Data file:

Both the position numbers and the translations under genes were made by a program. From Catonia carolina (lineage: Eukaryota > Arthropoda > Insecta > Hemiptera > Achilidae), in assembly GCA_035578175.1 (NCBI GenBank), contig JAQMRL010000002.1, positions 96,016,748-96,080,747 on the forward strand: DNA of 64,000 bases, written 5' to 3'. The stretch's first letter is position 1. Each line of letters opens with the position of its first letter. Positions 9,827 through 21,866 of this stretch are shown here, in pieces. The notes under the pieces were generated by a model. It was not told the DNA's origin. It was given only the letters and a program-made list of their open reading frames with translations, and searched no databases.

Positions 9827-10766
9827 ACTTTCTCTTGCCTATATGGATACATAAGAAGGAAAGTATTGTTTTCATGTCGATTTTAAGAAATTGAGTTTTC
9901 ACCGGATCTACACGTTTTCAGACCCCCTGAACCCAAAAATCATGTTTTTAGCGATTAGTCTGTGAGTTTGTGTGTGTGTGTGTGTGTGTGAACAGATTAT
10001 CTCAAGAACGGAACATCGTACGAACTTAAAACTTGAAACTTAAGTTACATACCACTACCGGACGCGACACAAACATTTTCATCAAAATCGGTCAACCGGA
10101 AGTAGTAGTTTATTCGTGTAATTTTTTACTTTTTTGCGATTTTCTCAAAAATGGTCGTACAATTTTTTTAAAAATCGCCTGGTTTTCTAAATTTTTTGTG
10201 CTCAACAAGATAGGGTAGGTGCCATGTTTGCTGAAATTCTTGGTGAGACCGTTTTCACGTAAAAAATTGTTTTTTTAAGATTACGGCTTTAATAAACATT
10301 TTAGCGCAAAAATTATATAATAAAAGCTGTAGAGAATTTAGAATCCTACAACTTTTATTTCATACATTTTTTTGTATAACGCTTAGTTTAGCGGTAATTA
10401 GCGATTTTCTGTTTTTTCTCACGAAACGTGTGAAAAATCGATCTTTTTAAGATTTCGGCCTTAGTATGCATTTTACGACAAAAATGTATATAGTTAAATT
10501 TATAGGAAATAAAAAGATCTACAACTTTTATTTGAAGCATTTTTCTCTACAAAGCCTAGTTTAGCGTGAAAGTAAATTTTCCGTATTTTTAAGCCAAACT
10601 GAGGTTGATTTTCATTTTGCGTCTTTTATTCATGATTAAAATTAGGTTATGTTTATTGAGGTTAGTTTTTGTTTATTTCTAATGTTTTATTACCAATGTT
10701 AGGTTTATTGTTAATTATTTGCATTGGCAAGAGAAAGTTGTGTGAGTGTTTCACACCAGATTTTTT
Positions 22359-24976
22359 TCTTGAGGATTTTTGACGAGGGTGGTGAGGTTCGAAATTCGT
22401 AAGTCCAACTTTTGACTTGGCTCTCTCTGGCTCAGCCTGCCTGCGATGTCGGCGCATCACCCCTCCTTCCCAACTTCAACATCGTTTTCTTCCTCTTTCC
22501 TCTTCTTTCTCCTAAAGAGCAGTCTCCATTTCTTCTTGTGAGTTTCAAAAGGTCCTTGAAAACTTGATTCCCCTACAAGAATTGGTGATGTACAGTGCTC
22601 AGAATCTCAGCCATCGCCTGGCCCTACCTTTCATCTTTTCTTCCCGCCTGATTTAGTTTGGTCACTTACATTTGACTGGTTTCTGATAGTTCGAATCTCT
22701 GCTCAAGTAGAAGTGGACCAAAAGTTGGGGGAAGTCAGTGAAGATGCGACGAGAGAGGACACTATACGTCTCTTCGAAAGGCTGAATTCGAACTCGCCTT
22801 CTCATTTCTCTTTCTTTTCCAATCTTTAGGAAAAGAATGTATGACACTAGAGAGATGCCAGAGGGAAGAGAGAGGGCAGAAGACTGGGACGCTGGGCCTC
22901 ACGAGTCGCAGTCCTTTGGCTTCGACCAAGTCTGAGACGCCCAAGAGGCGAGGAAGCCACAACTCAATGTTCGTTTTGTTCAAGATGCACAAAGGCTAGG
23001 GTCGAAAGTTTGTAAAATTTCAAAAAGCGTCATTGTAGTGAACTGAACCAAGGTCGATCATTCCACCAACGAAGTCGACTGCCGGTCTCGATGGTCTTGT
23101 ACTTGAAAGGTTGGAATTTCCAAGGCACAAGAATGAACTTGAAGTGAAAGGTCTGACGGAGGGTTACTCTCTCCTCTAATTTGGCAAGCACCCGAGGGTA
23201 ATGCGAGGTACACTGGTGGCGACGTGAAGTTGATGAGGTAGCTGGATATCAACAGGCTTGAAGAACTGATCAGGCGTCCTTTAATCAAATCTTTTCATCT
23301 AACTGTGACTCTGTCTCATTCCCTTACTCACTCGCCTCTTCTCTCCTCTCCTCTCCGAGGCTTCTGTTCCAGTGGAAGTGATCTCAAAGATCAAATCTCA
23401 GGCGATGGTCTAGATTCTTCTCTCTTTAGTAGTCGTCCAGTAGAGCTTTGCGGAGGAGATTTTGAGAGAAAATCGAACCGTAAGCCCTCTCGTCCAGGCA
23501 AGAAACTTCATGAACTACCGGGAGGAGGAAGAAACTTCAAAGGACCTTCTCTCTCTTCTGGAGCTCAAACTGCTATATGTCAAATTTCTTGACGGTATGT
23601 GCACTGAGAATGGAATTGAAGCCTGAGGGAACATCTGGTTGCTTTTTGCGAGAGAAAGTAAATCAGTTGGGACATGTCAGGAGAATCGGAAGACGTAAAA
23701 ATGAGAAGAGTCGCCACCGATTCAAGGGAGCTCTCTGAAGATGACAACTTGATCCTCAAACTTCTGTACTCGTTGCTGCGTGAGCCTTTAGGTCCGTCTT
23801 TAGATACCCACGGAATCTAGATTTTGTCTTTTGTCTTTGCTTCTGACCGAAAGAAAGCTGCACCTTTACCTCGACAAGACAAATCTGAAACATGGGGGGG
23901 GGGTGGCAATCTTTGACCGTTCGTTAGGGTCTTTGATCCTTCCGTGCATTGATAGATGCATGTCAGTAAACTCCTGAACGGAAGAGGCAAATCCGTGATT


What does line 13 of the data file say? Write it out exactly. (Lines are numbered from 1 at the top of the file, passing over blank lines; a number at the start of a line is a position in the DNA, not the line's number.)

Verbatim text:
Positions 22359-24976